There are several factors that increase your chance of having a heart attack. The more factors you have, the higher the risk of a heart attack. In men and women, many risk factors are the same.
Uncontrollable risk factors are those you can't change. These factors include:
- Increasing age
- Race or ethnicity
- Family history of cardiovascular disease
- Previous heart attack
Controllable risk factors include those that can be modified by lifestyle changes and medications. These include:
Other factors that are specific to women include:
Younger age at
- Hormonal replacement therapy (HRT)
- Use of birth control pills, especially in heavy smokers
Before menopause, women have a slightly lower risk of heart attack than men. However, postmenopausal women have similar risk for heart attack as men.
To help reduce your chances of a heart attack, take these steps to modify your lifestyle:
If you smoke,
—Talk to your doctor about smoking cessation programs. There are also
nicotine replacement products
to help you kick the habit.
- Aim for 150 minutes of exercise each week, about 30 minutes on most days.
- The activity should be moderate intensity, like walking or swimming. You could also do 75 minutes per week of vigorous exercise, such as running or participating in an exercise class.
twice a week
talk to your doctor
before starting a new exercise routine
—If you are overweight, talk to your doctor about ways you can lose weight and keep it off. Two main strategies for reaching your goal include reducing the number of calories that you consume and exercising.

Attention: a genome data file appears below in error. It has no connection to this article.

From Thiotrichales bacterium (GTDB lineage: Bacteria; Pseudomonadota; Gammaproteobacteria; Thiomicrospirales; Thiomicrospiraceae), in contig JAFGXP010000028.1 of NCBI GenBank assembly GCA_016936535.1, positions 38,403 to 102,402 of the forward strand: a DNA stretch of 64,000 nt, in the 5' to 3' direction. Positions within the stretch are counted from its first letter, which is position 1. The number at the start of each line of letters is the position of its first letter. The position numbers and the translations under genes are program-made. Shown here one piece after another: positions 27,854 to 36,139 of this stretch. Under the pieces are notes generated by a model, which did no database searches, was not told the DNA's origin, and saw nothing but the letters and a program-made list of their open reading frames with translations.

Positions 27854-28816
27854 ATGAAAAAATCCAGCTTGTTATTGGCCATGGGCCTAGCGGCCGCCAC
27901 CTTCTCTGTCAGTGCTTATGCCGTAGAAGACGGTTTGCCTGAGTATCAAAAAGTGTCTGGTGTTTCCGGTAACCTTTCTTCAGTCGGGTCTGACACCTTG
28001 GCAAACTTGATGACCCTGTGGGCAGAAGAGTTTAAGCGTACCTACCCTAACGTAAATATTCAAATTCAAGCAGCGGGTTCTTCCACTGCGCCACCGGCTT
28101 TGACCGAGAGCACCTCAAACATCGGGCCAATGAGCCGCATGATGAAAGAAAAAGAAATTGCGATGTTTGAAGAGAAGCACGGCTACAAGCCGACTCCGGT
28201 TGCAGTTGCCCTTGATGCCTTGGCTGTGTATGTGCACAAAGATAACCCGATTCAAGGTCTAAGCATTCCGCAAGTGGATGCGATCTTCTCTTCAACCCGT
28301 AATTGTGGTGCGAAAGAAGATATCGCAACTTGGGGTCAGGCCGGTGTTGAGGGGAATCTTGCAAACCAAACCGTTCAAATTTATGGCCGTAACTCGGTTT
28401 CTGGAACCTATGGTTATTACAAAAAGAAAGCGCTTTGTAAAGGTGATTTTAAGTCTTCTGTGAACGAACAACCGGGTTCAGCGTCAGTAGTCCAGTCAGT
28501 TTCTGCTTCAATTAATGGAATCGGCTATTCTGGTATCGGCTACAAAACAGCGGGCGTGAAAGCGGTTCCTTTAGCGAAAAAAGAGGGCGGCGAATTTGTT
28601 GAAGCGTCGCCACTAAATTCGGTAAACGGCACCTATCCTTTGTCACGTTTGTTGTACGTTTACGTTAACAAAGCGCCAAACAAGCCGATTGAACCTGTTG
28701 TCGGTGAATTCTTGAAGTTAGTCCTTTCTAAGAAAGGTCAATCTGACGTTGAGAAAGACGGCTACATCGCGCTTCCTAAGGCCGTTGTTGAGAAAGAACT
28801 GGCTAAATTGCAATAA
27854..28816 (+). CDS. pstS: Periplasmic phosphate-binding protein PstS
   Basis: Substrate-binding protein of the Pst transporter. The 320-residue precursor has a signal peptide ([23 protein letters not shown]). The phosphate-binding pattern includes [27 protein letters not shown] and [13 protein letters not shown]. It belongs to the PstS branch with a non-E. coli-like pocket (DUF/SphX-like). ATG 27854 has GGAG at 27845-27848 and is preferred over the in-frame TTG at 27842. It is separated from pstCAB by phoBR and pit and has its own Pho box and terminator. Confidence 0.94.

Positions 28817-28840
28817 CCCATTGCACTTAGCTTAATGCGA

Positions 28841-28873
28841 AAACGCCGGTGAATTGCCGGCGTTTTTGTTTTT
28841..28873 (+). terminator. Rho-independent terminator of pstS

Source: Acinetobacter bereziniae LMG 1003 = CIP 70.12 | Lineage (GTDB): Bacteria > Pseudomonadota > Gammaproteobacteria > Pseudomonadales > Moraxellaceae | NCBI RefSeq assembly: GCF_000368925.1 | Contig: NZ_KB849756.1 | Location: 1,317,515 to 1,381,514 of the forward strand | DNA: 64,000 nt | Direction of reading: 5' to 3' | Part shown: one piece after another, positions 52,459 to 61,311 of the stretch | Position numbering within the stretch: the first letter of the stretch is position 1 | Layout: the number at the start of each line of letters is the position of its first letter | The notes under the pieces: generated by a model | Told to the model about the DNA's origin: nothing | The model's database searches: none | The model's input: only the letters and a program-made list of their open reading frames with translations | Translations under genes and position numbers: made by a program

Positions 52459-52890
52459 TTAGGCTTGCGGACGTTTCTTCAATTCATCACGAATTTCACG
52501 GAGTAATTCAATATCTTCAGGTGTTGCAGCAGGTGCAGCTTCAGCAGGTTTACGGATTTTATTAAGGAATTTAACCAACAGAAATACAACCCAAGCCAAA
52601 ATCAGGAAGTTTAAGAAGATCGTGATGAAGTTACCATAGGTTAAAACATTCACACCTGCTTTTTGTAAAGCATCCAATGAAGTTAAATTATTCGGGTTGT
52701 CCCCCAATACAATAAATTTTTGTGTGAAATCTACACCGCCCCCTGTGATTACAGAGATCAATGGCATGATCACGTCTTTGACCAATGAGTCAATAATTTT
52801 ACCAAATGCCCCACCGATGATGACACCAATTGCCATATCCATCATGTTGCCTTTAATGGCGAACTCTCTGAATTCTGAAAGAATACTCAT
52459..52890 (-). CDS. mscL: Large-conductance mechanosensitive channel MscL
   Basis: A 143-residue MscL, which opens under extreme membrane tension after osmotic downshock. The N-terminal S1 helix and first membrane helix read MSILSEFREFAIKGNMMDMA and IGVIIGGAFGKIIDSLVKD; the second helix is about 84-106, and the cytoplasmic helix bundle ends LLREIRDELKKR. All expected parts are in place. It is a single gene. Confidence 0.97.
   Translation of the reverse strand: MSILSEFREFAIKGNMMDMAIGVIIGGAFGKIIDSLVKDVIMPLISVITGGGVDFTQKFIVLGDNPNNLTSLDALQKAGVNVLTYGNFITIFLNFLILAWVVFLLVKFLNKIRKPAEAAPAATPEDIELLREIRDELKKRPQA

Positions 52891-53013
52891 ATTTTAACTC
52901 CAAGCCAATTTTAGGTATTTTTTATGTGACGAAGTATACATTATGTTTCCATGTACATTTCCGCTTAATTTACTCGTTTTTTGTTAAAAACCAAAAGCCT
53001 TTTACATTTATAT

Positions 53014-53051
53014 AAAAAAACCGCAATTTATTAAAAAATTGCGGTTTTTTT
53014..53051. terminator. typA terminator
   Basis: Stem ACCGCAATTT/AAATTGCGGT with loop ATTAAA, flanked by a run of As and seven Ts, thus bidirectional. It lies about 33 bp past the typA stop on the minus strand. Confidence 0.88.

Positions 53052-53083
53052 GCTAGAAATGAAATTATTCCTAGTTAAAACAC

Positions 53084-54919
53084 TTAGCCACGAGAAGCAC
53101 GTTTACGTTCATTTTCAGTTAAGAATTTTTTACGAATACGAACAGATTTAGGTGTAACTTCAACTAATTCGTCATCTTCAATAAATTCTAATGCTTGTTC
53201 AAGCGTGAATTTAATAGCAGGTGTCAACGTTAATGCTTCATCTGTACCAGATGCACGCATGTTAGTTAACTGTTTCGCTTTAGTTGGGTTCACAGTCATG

If you have a hard time, talk with a dietitian to help with meal planning.
In addition to lifestyle changes, you need to monitor and take care of other health conditions. You can do this by:
- Staying active in any rehab program designed for you if you have a heart attack, stroke, or heart surgery. The program will help you recover and may lower your risk of having another event.
- Control any health conditions you have by taking all medications as prescribed, and by following the lifestyle changes listed above.
Take steps to reduce
stress. Yoga and meditation are just two methods that can help you relax.
- Go to any recommended doctor's appointments.
- Talk with your doctor about taking aspirin every day.
Change is not always easy, so start slowly. The more risk factors you control, the better chance you have to ward off a heart attack. Talk with your doctor about the best course of action for you.
Take the time to learn the signs of a heart attack, and don't be afraid to call for medical help.
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Last reviewed August 2013 by Michael Woods, MD
Please be aware that this information is provided to supplement the care provided by your physician. It is neither intended nor implied to be a substitute for professional medical advice. CALL YOUR HEALTHCARE PROVIDER IMMEDIATELY IF YOU THINK YOU MAY HAVE A MEDICAL EMERGENCY. Always seek the advice of your physician or other qualified health provider prior to starting any new treatment or with any questions you may have regarding a medical condition.